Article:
What was Takako Konishi really doing in North Dakota, and why did she end up dead? Did she get lost and freeze to death, as the police concluded, while searching for the fictional treasure buried in a snowbank at the end of the Coen Brothers' film Fargo? Or was it something else that brought her there: unrequited love, ritual suicide, a meteor shower, a far-flung search for purpose? The seed of an obsession took root in struggling film student Jana Larson when she chanced upon a news bulletin about the case. Over the years and across continents, the material Jana gathered in her search for the real Takako outgrew multiple attempts at screenplays and became this remarkable, genre-bending essay that leans into the space between fact and fiction, life and death, author and subject, reality and delusion.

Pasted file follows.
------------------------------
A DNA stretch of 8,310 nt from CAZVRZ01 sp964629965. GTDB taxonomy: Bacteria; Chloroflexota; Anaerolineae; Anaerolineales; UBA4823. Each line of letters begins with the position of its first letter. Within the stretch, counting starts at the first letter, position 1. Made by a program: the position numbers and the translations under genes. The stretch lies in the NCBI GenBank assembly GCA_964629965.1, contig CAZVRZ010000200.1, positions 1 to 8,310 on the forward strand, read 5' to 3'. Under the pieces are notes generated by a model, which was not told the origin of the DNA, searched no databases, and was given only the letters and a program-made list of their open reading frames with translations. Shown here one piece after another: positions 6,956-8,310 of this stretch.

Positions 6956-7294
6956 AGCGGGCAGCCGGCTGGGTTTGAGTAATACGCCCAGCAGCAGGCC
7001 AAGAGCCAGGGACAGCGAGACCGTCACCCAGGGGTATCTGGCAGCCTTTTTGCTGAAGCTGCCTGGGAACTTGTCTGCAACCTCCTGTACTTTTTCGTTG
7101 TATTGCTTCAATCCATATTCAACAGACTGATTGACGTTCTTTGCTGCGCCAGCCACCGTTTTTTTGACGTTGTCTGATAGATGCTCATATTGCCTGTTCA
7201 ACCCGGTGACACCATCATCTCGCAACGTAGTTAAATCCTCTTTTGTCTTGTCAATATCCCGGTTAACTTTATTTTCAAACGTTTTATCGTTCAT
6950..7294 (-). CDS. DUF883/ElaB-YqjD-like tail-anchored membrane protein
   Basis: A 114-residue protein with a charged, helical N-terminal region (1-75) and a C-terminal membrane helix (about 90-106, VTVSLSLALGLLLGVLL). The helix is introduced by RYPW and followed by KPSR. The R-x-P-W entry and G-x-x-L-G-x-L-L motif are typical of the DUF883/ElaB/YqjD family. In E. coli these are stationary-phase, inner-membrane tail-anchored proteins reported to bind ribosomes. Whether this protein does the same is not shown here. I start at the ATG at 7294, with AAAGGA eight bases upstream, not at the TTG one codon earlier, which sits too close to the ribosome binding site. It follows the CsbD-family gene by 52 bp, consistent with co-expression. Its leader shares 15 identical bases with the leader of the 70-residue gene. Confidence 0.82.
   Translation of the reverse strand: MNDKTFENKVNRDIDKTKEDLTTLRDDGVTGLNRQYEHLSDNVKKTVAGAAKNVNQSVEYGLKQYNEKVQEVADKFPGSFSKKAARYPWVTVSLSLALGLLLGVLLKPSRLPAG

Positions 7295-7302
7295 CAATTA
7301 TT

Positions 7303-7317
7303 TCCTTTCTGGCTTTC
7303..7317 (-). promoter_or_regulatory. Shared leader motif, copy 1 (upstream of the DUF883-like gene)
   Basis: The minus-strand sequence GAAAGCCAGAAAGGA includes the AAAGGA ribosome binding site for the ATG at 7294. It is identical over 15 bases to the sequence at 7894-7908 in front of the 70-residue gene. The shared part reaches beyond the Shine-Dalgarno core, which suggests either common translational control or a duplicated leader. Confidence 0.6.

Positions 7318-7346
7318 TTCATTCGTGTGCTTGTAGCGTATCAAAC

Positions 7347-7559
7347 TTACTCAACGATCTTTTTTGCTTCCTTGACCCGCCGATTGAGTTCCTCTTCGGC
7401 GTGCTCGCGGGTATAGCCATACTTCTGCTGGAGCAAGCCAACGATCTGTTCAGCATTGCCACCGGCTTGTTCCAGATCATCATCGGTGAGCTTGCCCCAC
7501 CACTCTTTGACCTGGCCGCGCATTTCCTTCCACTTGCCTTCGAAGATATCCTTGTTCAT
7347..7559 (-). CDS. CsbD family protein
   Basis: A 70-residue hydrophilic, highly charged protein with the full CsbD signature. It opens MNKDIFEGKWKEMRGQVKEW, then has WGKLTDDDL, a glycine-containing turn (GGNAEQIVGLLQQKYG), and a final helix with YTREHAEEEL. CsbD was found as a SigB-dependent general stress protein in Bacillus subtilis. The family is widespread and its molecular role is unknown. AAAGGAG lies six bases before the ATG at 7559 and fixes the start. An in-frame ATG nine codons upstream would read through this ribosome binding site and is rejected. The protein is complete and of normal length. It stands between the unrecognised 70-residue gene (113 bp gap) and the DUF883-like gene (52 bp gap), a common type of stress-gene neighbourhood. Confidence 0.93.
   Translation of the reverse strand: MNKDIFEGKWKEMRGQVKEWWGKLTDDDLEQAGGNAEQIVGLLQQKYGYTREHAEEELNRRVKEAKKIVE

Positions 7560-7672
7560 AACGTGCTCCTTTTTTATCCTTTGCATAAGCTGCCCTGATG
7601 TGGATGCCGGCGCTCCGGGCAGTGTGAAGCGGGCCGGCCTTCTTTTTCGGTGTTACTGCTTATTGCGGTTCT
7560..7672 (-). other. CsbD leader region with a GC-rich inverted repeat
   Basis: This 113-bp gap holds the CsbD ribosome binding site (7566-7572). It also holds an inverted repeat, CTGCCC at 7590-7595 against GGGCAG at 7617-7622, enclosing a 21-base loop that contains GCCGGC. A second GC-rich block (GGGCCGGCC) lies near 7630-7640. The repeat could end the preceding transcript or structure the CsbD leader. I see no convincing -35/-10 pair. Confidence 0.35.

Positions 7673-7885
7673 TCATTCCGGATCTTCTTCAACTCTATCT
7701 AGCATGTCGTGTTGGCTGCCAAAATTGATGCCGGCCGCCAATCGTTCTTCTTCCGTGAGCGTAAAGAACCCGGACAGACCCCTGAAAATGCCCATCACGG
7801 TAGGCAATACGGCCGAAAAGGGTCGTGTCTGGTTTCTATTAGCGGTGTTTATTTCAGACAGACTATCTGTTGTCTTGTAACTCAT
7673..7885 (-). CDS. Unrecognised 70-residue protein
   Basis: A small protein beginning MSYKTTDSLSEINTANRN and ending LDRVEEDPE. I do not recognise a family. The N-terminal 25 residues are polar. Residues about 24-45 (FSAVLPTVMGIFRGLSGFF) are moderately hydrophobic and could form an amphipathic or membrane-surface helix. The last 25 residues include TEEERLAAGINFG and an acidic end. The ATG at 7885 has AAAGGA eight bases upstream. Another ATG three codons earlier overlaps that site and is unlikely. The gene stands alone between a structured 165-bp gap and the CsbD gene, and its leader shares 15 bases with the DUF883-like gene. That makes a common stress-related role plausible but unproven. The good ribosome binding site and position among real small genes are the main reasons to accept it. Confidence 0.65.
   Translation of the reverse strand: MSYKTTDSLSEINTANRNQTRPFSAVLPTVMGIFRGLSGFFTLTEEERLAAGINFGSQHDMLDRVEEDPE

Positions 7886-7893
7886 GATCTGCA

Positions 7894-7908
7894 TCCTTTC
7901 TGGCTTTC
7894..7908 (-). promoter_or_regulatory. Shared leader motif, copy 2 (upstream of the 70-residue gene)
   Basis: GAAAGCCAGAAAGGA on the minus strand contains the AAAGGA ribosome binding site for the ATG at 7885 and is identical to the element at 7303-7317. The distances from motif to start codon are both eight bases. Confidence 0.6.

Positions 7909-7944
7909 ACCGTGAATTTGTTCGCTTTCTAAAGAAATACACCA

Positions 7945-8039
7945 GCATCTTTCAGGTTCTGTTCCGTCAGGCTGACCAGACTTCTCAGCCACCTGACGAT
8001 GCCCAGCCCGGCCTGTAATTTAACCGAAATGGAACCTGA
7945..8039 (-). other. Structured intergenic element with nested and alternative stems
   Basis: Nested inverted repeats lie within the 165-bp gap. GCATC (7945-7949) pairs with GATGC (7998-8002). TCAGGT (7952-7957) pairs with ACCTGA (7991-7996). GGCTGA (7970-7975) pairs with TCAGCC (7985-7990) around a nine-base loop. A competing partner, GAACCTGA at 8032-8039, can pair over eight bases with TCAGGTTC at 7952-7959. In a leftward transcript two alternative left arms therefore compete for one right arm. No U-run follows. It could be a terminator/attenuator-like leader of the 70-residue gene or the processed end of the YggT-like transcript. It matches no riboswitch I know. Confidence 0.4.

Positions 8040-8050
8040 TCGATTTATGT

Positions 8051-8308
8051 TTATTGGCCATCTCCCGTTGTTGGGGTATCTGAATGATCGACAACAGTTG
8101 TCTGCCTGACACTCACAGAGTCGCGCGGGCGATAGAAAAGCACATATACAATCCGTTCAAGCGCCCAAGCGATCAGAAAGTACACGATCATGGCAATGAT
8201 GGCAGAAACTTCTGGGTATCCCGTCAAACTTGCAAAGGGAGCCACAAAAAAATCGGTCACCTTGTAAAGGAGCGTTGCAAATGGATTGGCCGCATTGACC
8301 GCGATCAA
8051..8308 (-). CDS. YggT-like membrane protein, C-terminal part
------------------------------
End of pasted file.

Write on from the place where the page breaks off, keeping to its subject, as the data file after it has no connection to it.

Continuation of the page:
About the Author
Jana Larson holds an MFA in Creative Nonfiction Writing from Hamline University, where she studied with Barrie Jean Borrich (My Lesbian Husband), Patricia Weaver Francisco (Telling: A Memoir of Rape and Recovery), and Jim Moore; an MFA in Filmmaking from the University of California, San Diego; and a BA in Anthropology from the University of California, Santa Cruz. As a filmmaker, she has received awards from the Princess Grace Foundation and the Minnesota State Arts Board and shown her work at festivals and the Walker Art Center. She lives in Minneapolis, Minnesota.